Friday, January 12, 2018

What if it was Your Loved One in the Bed? The Absence of Alarm Fatigue in our MICU!

Back in July, I wrote a blog about “alarm fatigue.” In that blog I discussed my experience as a pediatric resident in a Neonatal Intensive Care Unit with alarms that constantly went off. We had become oblivious to them, unconsciously assuming that they were false alarms. In that blog I also commented that in highly reliable high-risk systems, like in an airplane cockpit, the alarms are minimized to those that are critical and that in those systems everyone responds immediately to them.

This morning I was on our Lean Daily Management walk in the MICU. Stacey Klingler, RN, the charge nurse, was presenting the Board accompanied by her manager, Rachel Ridgely, RN. Stacey was in mid-sentence explaining something to us when a patient alarm went off. Stacey immediately stopped and started to move to the patient’s room as did Rachel. I turned and looked towards the source of the alarm to see that other staff members were on the move as well. A staff member gave a thumb’s up “all clear” and everyone went back to what they were doing. Without missing a beat, Stacey finished her explanation. I was so proud of Stacey, Rachel and the entire team. If it is your loved one who is a patient in our ICU, you don’t have to worry about an alarm being ignored.

We thanked Stacey and Rachel for exhibiting the “preoccupation with failure” that all high reliability teams exhibit and for not assuming that the alarm was false or would be dealt with by someone else. Afterwards, I reflected on how quiet the unit had seemed before the alarm went off even though the unit was very full. We are making excellent progress in eliminating alarms that are not helpful and in presuming that all alarms are real until proven otherwise.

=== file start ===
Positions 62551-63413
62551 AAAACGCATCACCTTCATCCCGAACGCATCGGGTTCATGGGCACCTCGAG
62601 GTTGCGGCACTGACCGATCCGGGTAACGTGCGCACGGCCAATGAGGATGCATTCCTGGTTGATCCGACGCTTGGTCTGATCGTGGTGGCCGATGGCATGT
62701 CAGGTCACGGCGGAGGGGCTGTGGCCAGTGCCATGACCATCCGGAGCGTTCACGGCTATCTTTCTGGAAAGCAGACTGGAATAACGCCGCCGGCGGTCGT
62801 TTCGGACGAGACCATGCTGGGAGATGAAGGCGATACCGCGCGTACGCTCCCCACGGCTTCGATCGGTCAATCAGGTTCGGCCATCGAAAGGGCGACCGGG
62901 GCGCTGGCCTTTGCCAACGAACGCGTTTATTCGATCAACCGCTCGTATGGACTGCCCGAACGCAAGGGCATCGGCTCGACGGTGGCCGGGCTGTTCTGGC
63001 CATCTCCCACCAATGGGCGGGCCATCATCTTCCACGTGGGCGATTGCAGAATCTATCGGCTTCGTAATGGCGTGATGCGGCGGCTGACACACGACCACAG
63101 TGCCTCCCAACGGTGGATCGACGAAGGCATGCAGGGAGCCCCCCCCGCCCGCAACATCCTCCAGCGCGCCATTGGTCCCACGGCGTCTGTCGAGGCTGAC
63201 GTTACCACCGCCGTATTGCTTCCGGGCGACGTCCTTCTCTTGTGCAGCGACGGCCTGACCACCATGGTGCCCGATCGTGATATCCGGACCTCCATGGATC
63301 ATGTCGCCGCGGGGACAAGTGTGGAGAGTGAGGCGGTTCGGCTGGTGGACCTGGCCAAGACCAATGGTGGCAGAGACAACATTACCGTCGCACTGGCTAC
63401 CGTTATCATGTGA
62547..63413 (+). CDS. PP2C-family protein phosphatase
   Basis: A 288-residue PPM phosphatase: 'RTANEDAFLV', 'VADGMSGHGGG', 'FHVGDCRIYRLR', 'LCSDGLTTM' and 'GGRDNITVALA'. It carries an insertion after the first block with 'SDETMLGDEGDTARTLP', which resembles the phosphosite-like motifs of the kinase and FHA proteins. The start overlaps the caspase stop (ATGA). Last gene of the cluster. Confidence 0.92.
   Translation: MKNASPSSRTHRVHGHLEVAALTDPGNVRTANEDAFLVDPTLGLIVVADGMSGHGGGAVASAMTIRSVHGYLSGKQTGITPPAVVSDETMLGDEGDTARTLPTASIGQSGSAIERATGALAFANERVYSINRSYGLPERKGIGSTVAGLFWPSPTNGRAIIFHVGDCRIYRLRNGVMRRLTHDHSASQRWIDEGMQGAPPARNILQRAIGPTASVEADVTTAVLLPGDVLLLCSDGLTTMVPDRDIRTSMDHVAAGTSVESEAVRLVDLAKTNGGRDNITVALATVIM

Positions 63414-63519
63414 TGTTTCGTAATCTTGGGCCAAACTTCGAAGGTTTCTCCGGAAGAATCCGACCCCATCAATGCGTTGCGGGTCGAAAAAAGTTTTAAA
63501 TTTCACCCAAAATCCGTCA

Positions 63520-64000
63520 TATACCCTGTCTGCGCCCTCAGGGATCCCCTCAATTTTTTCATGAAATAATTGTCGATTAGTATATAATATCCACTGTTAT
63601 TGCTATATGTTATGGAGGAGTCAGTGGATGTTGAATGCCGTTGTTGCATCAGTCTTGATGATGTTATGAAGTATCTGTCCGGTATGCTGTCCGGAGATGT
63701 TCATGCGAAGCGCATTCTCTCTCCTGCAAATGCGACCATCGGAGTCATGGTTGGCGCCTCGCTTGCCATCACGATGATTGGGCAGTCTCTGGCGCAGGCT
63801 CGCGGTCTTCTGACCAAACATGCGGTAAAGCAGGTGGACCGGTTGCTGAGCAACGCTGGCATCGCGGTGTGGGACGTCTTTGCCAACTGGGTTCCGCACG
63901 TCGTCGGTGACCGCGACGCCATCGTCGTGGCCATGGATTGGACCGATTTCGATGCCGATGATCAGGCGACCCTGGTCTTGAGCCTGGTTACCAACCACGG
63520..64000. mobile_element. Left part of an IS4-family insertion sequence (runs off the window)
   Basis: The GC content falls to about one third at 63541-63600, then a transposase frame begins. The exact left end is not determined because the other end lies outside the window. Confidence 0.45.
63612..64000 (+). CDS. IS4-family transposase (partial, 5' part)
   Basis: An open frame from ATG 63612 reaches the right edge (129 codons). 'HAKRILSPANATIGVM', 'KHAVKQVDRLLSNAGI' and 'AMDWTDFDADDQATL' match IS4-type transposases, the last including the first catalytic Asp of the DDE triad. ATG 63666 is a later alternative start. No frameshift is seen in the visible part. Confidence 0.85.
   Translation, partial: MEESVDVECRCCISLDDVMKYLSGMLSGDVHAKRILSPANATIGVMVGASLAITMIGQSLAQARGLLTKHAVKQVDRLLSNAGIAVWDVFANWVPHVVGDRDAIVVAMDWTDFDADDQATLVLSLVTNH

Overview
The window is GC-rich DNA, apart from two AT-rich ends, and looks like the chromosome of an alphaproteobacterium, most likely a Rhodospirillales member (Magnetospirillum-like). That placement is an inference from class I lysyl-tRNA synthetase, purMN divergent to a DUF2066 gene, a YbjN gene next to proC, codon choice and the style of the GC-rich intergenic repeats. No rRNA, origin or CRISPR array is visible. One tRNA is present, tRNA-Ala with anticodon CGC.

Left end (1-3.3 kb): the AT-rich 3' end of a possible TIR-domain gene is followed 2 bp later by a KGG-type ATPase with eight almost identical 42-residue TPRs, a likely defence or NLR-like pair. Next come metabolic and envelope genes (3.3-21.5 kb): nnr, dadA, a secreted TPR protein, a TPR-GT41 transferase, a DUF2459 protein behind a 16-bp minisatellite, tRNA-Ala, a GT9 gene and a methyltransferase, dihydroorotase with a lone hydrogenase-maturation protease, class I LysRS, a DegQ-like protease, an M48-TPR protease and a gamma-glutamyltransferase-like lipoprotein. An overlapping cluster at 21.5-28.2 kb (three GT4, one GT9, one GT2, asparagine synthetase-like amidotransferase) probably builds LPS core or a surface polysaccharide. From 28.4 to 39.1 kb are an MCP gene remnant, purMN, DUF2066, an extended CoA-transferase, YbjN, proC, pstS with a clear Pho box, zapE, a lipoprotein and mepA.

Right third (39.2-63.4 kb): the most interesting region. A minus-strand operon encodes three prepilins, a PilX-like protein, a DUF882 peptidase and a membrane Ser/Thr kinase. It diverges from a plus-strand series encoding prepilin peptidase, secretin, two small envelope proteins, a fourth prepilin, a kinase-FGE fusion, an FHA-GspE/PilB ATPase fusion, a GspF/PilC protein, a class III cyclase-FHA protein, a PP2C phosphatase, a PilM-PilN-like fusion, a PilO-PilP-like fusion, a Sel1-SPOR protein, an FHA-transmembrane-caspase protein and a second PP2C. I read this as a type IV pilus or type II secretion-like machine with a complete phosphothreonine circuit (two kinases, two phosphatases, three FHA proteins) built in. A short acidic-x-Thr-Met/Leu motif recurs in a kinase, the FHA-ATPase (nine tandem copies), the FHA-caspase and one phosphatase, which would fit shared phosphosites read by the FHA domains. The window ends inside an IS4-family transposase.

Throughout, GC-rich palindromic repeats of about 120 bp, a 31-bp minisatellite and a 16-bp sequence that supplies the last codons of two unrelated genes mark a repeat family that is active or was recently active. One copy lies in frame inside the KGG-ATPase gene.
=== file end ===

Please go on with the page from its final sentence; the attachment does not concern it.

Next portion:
Rachel also told us that she was meeting with the leaders of our equipment hub. A few years ago we created the hub to remove clutter (and eliminate blocked corridors in the event of a fire) from our patient care units and also to have a system where we always knew where our equipment was. This way it could be moved quickly to where it was needed. At that time, we realized that hard-working, well-intentioned physicians and nurses were hoarding equipment because they were afraid that they would not get it back when they needed it…in other words, they knew that the system for removing equipment from and returning it to the units was unreliable.  Well, our system has worked pretty well since we created it but Rachel was seeing some drift away from our standard work. The physicians and nurses were beginning to hoard things again after one or two episodes where they had called for things that could not be found.

It is not a surprise that workers in unreliable systems begin to work around the system. They are not doing it for malicious reasons. They do it because they believe it will help them get their work done. But, as students of systems, we need to point out that when a system starts to fail and people stop following the design, it actually makes the system worse! Rachel is taking the correct step to meet with the hub leaders and ensure that we continue to follow our standard work to make sure that everything is in its place and moves according to need.

What do you think? Do you see other examples of drift away from standard work? Please comment below.

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